Doesn’t it make you cringe when you go bird watching, and your binoculars can’t get you near enough to the bird you want to examine? Indeed, the struggle is real. It’s a shame when you can’t even differentiate birds or tell which kind of Sandpiper you’re looking at.
This is where the spotting scope comes in. Its magnification power begins where binocular’s end. It will enable you to identify the bird you’re looking at because it can get you closer to the subject.
When compared to a pair of binoculars, a spotting scope has a higher magnification for a more detailed view and a larger aperture for low-light situations.
If you’ve bee reading our spotting scope articles, then you probably already know that a spotting scope is a compact, convenient telescope used for viewing land or sea objects. Unlike telescopes, the optics of spotting scopes corrects the orientation of the image thanks to their optics being oriented the right way up and having a built-in zoom lens. Some types of the latter can even be used for astronomical viewing.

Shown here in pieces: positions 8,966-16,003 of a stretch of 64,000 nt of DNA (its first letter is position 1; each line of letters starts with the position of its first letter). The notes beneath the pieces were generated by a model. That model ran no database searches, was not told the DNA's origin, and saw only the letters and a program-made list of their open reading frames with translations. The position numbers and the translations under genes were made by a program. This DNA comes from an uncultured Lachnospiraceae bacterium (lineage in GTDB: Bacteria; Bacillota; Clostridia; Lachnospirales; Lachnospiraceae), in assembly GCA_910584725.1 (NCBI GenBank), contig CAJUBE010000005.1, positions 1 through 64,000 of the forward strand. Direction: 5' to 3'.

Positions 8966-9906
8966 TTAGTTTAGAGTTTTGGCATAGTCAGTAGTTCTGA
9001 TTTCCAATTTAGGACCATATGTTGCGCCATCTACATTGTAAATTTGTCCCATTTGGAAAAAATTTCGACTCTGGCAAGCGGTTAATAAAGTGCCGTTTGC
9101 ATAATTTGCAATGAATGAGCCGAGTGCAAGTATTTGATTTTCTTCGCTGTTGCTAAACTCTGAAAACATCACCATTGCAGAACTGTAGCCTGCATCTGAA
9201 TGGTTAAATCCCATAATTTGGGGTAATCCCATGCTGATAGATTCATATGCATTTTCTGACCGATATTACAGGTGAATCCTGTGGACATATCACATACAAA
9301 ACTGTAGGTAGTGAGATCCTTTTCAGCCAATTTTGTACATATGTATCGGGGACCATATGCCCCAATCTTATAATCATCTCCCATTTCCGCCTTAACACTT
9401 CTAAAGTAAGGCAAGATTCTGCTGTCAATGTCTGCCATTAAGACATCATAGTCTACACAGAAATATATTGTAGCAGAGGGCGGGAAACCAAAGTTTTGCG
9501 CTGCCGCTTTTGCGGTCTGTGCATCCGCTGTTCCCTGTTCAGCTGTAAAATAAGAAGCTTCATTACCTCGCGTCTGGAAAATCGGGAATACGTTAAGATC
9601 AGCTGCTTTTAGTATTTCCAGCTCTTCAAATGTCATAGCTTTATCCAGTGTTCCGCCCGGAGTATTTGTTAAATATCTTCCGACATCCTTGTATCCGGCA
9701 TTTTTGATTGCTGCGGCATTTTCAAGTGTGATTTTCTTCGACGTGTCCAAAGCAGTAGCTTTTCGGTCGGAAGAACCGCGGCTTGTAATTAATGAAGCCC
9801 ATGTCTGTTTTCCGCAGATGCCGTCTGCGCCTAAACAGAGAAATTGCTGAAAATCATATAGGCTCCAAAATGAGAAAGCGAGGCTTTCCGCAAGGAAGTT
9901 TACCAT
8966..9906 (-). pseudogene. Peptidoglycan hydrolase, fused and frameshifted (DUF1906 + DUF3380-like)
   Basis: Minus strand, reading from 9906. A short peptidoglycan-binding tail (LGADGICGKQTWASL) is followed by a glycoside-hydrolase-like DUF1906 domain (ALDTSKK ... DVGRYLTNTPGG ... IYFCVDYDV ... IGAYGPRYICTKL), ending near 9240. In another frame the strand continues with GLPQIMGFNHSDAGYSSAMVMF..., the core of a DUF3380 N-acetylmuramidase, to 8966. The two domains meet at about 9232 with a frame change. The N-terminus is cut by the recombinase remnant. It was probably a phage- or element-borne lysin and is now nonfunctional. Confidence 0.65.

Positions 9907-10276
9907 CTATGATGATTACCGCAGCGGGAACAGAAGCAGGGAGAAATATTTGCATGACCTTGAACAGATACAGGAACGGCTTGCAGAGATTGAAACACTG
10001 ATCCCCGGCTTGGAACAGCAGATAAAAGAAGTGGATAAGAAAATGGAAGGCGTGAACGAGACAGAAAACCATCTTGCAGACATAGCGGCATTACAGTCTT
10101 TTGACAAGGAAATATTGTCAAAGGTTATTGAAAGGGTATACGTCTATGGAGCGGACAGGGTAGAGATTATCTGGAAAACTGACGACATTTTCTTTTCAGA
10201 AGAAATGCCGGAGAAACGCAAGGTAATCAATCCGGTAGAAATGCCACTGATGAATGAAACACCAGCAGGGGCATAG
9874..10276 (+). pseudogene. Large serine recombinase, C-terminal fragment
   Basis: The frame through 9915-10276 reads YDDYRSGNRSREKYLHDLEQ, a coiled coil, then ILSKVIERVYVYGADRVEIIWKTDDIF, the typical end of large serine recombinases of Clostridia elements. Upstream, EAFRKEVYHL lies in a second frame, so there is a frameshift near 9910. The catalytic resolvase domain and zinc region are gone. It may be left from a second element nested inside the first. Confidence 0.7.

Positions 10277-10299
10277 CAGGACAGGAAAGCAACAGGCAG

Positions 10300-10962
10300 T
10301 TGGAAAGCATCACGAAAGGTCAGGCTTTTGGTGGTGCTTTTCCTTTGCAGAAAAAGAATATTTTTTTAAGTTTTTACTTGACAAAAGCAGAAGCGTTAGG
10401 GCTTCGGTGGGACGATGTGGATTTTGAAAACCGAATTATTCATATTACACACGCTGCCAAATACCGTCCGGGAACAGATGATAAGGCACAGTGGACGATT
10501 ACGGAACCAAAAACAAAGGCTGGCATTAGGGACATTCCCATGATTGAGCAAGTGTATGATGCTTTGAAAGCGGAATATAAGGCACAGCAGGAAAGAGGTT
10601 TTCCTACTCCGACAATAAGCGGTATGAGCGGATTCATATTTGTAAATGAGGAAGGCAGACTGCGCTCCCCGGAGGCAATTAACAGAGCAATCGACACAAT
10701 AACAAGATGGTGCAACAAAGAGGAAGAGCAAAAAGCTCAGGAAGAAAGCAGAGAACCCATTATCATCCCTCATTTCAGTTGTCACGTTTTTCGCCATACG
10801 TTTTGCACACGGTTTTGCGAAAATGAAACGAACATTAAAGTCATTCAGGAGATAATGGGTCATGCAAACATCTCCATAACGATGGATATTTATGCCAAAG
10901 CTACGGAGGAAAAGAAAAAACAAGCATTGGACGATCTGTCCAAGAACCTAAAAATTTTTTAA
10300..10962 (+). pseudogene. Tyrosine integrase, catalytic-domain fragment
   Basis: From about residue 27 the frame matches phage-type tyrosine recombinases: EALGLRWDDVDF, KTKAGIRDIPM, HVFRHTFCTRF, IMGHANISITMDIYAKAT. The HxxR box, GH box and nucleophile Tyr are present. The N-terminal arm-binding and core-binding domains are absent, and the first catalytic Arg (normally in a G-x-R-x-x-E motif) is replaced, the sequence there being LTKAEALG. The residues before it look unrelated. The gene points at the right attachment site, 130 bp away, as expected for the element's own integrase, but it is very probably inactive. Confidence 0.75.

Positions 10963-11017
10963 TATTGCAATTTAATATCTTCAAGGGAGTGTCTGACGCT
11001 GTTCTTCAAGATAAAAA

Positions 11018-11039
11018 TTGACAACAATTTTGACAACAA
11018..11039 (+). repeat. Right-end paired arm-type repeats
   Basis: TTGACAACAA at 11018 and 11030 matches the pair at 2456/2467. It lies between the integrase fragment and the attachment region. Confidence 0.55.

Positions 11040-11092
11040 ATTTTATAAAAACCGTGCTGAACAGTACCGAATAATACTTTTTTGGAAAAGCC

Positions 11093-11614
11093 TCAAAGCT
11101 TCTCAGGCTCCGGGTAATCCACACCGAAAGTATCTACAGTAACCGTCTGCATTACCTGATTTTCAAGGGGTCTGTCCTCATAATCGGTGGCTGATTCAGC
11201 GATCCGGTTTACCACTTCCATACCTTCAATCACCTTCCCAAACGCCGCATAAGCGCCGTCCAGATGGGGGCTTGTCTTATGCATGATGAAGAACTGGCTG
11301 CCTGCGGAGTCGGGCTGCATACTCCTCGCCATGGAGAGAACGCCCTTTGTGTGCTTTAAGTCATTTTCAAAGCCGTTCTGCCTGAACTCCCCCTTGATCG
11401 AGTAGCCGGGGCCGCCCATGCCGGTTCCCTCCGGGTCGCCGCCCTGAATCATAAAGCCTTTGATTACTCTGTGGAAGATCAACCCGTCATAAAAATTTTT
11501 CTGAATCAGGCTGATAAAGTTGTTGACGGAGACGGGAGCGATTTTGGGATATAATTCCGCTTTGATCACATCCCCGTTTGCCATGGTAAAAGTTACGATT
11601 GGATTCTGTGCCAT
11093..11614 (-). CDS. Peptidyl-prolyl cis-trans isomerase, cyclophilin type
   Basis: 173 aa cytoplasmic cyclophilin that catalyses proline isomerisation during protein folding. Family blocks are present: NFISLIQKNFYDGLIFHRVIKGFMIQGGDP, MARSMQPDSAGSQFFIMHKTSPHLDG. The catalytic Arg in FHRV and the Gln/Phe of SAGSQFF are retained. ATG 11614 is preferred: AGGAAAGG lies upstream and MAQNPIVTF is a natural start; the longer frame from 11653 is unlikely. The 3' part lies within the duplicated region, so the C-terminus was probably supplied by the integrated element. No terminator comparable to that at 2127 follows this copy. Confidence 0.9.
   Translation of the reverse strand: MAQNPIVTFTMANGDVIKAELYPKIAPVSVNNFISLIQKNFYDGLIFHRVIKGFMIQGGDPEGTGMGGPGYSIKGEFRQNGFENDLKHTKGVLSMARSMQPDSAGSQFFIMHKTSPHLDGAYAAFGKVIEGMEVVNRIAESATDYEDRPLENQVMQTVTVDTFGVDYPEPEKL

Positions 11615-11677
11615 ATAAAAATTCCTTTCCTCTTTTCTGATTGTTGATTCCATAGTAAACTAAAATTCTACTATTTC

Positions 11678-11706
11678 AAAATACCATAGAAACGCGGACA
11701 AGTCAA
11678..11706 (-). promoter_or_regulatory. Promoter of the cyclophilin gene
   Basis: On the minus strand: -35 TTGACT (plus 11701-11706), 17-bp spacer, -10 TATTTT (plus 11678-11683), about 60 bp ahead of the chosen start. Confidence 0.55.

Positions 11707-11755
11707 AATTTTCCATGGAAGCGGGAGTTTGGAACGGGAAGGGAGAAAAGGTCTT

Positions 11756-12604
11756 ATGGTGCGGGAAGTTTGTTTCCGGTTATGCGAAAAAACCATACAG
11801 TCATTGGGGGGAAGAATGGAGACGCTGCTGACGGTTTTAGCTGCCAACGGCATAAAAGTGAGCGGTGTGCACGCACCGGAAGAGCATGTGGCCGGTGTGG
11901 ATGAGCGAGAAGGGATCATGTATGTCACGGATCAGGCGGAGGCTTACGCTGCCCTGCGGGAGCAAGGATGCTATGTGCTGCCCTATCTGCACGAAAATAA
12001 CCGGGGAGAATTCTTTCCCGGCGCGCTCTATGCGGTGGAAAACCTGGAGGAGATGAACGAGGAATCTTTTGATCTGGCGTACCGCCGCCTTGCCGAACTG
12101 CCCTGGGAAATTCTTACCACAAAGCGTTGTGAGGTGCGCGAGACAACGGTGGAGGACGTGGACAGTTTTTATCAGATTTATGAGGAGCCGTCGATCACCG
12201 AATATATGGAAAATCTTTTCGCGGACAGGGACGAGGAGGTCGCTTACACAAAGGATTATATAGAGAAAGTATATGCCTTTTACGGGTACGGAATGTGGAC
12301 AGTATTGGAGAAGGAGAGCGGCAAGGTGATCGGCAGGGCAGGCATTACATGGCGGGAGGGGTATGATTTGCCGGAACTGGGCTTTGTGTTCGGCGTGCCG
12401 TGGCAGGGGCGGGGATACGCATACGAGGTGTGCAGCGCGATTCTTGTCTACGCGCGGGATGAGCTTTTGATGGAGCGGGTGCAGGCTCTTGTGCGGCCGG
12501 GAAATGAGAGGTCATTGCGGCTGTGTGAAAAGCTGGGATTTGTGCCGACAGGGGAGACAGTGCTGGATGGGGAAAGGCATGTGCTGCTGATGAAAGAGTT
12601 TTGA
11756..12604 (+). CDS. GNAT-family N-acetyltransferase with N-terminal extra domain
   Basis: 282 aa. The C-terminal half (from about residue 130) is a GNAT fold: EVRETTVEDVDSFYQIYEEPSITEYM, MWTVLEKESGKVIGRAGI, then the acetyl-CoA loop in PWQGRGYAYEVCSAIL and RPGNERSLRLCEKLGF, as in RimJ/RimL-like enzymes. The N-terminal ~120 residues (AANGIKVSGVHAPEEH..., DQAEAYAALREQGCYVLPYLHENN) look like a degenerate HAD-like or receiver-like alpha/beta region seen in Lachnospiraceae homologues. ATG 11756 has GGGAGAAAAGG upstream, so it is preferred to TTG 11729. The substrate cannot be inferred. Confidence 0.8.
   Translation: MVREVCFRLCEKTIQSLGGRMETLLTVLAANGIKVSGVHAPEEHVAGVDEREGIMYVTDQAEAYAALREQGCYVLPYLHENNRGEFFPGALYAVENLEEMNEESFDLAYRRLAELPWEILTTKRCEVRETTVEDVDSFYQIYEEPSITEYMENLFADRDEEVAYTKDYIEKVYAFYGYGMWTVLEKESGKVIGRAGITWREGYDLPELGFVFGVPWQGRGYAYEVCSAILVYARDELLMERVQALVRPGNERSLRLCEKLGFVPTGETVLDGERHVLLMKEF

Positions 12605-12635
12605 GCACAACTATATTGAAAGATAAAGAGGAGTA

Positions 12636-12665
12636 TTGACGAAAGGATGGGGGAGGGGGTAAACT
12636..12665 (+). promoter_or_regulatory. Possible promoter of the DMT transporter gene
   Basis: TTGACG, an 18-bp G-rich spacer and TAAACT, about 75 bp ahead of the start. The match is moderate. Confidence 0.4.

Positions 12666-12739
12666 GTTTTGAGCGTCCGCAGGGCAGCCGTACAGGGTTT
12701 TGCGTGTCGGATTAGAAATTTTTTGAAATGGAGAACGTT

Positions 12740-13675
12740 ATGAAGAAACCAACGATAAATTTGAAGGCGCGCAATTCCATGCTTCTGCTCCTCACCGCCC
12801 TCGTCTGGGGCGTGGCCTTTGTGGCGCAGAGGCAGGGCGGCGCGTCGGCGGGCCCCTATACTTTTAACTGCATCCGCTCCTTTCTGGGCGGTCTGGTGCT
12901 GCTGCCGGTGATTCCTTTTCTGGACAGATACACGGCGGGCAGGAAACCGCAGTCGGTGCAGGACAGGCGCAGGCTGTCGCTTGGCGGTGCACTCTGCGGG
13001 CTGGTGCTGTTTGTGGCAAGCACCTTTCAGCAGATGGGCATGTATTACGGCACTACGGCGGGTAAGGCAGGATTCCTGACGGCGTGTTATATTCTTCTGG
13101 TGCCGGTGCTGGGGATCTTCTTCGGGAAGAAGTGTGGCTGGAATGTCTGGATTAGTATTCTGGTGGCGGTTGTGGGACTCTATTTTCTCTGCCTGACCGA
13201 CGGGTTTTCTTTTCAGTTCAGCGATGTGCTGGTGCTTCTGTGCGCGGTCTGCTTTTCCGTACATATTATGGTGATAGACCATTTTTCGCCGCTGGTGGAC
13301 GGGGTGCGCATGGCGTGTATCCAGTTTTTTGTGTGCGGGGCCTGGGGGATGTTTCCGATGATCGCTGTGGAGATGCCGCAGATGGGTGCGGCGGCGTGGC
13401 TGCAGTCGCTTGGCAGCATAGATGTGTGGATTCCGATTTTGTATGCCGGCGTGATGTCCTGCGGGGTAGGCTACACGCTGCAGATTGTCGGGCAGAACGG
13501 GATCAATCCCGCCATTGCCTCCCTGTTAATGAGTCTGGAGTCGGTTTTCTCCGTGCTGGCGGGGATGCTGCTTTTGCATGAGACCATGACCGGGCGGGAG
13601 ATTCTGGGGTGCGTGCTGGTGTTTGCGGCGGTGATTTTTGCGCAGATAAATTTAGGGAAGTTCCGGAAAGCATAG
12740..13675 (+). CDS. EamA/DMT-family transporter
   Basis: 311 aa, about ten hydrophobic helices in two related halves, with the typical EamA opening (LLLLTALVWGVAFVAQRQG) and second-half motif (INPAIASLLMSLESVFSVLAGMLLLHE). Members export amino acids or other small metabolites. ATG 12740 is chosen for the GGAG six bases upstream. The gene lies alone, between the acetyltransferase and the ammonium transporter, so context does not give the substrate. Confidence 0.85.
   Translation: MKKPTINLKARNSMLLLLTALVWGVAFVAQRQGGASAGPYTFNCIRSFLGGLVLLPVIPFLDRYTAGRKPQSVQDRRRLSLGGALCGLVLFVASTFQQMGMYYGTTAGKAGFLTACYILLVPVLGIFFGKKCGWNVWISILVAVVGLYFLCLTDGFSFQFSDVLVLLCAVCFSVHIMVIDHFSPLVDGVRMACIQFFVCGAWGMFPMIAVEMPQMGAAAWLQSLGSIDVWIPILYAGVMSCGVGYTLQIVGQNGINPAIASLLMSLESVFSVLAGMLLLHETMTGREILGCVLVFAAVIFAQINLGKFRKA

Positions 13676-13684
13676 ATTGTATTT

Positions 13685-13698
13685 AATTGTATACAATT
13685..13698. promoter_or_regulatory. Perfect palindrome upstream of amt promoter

Below are the more specific uses of spotting scopes.
Thanks to the power of spotting scopes, you can get a clearer and sharper image of the moon, which will allow you to see its massive craters and mountain ranges. You can even get a closer view of constellations, a few planets, and the sun! How cool is that?
Spotting scopes are portable and light, which are so useful for hunters and target shooters. They can help you find your target easily, and shoot like there’s no tomorrow.
If you love mountain climbing, boat races, and other activities where you’re located far off, you’ll appreciate your spotting scope. It lets you see subjects closer without endangering your life.
Are you an animal lover? Get a scope and observe mountain goats or deer!
Of course, aside from examining birds, you can also get a close-up analyzation of bees, hornets, and other wildlife with your scope, whenever you feel like observing them isn’t enough.
If you want to keep an eye on someone or something, a spotting scope is more convenient than a telescope—I’m positive.